I do have a comment arising from your most recent FB session, Efficient and Focused Practicing, on Nov 27/20. During that session you mentioned that we should include a study of scales in our practice, and in particular, learn and memorize playing scales over the entire neck of the guitar. In my studies to date, the only way I thought this was done was by using the grid-style method taught by Lisa in Fundamentals II, Chapter 2, Intro to the Major Scale. But by watching you, your fingers didn't appear to match up with this style but I wasn't sure what pattern you were doing. This prompted me to ask a question about using the grid-style method over the open-style method to learn scales. Based on your response, I quickly understood that you were speaking of patterns that are different than the grid-style. I have since found these patterns in the Scale Finder in the GT Toolbox and have incorporated this into my practice. So based on this, it makes me wonder why these patterns are not taught in Fundamentals when we were learning about scales. At a miniumum, this teaches us beginners where the notes are on the fretboard which I am sure will be handy when learning more advanced techniques. Anyways, thought I would raise this so it can be considered when it comes time to update the Fundamentals courses. Alternatively, maybe this could be a bonus lesson(s) that could be added to the site?

In the meantime, keep up the good work on the FB sessions.

Jim


# 2
jimk8882
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Joined: 08/31/20
Posts: 98

Mike,

Thank you for the explanation and tieing it all together for me. Now it all makes sense, especially when I look at pattern 1 in the scale finder. Nice to know that I have already memorized part of pattern 1!

Thanks,

Jim


# 3
Tinpan
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Joined: 03/31/20
Posts: 398

I think there is a bit of a missing link. Finish fundamentals and then go looking as far as theory goes I Found. Would have loved to have a longer tructured path that takes us a big further so didn't end up jumping from basic to advanced....whhoops too hard.....search again.


# 4
Mike Olekshy
Guitar Tricks Instructor
Joined: 09/21/10
Posts: 959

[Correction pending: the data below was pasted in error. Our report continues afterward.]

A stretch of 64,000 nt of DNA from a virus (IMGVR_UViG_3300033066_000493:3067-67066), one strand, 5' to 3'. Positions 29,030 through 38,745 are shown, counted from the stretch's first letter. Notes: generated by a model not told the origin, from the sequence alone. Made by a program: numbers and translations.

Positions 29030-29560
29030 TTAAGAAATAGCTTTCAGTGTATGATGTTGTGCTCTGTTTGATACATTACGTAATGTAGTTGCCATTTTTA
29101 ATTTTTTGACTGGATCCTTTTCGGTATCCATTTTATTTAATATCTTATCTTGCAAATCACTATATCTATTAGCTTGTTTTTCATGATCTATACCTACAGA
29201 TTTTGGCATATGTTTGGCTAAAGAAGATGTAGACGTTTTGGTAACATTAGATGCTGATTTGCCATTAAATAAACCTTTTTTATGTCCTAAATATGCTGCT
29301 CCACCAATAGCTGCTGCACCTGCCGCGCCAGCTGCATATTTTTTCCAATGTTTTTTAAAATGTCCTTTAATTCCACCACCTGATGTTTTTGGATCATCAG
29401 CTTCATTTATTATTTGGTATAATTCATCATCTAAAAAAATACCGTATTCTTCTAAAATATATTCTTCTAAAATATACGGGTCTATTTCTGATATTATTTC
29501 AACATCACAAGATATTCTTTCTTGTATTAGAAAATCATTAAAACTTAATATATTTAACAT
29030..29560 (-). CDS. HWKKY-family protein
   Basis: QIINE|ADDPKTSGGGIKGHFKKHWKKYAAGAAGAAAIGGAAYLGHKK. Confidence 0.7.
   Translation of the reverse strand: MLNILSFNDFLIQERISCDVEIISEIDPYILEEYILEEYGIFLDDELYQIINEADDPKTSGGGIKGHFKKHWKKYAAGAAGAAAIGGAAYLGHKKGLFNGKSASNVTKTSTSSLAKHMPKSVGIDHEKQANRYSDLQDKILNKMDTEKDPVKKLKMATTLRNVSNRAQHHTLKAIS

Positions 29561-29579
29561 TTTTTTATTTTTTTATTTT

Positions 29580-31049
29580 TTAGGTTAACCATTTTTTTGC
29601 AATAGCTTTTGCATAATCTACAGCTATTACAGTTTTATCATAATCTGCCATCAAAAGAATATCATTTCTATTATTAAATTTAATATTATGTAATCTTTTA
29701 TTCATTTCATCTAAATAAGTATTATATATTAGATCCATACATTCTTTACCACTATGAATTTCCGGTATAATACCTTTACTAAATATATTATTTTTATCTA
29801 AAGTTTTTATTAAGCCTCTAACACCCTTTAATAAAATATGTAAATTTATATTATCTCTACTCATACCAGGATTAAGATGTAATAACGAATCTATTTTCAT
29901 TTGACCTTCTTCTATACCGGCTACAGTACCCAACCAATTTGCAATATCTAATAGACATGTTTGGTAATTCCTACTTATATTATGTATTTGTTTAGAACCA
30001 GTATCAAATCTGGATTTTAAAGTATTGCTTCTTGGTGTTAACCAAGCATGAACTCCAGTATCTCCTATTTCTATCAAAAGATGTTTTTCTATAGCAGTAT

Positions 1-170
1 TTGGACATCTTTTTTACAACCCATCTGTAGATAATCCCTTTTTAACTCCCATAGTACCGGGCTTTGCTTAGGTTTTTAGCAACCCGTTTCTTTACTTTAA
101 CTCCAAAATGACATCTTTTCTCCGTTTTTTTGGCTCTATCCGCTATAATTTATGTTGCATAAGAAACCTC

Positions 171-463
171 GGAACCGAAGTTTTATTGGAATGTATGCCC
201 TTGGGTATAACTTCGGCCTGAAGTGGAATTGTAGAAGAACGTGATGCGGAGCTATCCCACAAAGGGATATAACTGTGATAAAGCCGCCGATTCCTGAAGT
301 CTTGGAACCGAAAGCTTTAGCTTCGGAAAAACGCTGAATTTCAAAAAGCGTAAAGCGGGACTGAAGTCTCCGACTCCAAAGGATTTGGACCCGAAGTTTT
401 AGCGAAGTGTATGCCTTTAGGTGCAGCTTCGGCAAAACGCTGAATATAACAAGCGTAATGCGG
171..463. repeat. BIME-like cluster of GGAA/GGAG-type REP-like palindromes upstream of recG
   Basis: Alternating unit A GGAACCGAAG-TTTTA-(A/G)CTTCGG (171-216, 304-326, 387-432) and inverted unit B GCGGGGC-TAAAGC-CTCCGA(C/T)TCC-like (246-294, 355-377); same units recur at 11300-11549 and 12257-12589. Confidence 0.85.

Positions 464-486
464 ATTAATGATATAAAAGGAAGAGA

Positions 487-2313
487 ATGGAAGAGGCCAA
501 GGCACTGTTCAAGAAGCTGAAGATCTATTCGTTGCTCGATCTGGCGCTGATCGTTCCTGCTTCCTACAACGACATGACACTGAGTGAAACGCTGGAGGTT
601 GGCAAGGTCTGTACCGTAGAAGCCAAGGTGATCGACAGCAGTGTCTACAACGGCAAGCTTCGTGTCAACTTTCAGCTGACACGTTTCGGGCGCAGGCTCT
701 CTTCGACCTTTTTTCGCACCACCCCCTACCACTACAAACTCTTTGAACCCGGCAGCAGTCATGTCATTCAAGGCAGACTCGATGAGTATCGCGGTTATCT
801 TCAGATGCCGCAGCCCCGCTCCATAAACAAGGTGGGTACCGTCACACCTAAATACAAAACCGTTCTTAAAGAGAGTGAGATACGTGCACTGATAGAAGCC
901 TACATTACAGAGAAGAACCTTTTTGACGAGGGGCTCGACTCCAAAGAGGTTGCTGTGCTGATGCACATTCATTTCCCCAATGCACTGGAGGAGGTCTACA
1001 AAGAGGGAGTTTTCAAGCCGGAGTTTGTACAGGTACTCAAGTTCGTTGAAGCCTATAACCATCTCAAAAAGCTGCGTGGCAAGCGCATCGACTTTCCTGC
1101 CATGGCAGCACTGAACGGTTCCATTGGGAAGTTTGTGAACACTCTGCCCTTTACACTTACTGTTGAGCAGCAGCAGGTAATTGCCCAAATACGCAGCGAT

Thanks for your feedback Tinpan! GT has designed the Core Learning System to focus on getting you playing first and foremost, without getting bogged down with too much theory that can be confusing.

That said, indeed there are several tutorials here on the site that can fill that gap if you wish. I highly recommend checking out Christopher Schlegel's Lessons Page that contains several progressive lessons that lean more to the theory side:

https://www.guitartricks.com/instructor.php?input=155014

Thanks!

Mike

Originally Posted by: Tinpan

I think there is a bit of a missing link. Finish fundamentals and then go looking as far as theory goes I Found. Would have loved to have a longer tructured path that takes us a big further so didn't end up jumping from basic to advanced....whhoops too hard.....search again.


# 5
jimk8882
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Joined: 08/31/20
Posts: 98

Hey Tinpan, couldn't agree more. Definitely don't want to go down that rabbit hole and get bogged down with theory. My focus for now is finishing fundamentals (I am about 95% complete) and then probably go to the Blues courses since Blues seems to a foundation of Rock. I am satisfied with picking up some theory as I go along so I can understand music and why it works but it is not my main goal. Who knows, maybe later. For now with respect to my original question, Mike has sufficiently explained the connection between what Lisa has taught and what he spoke of in his FB session. Also, I now have an understanding what is the CAGED system which I had previously heard but didn't know what it is. That enough for me.